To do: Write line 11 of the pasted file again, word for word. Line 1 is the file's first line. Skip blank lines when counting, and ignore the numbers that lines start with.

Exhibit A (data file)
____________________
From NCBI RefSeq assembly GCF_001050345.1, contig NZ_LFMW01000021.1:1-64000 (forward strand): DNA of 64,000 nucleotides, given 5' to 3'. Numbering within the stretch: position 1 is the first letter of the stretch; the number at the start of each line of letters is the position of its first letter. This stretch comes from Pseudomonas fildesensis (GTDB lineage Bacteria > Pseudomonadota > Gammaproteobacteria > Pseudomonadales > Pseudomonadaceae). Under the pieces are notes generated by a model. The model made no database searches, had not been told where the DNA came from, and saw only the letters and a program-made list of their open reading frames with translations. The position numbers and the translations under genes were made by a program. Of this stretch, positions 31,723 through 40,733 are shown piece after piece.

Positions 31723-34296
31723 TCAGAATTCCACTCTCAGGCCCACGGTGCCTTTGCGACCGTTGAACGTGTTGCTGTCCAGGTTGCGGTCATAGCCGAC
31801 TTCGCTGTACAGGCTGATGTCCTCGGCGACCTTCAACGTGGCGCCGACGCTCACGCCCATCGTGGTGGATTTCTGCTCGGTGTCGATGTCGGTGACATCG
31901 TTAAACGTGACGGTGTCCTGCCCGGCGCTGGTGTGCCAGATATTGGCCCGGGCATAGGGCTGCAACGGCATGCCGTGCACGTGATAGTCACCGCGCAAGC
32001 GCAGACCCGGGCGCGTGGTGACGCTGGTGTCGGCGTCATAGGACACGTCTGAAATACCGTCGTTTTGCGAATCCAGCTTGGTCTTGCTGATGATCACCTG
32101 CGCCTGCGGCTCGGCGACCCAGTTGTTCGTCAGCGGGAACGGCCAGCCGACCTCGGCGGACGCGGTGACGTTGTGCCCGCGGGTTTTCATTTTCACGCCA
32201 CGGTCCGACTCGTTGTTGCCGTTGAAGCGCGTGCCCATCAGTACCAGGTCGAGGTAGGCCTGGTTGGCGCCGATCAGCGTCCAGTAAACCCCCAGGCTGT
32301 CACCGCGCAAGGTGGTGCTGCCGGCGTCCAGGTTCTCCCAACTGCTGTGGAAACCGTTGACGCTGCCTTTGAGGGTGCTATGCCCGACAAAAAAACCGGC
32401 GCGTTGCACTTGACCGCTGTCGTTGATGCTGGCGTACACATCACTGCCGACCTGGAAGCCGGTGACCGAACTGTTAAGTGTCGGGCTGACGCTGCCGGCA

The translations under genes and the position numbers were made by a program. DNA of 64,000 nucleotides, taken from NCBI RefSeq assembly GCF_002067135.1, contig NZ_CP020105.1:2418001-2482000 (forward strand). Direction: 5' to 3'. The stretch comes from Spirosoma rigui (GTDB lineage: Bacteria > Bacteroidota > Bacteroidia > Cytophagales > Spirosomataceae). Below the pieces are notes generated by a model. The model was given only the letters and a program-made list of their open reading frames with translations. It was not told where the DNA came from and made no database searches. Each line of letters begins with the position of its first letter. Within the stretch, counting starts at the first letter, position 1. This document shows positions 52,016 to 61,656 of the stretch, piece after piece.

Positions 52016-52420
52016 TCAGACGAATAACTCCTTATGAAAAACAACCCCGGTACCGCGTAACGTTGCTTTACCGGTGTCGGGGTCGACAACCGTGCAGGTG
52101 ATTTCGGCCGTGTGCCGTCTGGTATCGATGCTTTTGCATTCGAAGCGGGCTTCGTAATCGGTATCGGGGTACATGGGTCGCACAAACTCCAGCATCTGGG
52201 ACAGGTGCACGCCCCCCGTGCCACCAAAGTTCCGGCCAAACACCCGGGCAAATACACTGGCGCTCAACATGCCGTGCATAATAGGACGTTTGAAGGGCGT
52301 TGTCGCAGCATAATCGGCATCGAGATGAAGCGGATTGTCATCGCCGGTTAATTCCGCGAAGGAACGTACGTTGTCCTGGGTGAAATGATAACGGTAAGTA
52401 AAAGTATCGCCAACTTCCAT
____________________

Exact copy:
The translations under genes and the position numbers were made by a program. DNA of 64,000 nucleotides, taken from NCBI RefSeq assembly GCF_002067135.1, contig NZ_CP020105.1:2418001-2482000 (forward strand). Direction: 5' to 3'. The stretch comes from Spirosoma rigui (GTDB lineage: Bacteria > Bacteroidota > Bacteroidia > Cytophagales > Spirosomataceae). Below the pieces are notes generated by a model. The model was given only the letters and a program-made list of their open reading frames with translations. It was not told where the DNA came from and made no database searches. Each line of letters begins with the position of its first letter. Within the stretch, counting starts at the first letter, position 1. This document shows positions 52,016 to 61,656 of the stretch, piece after piece.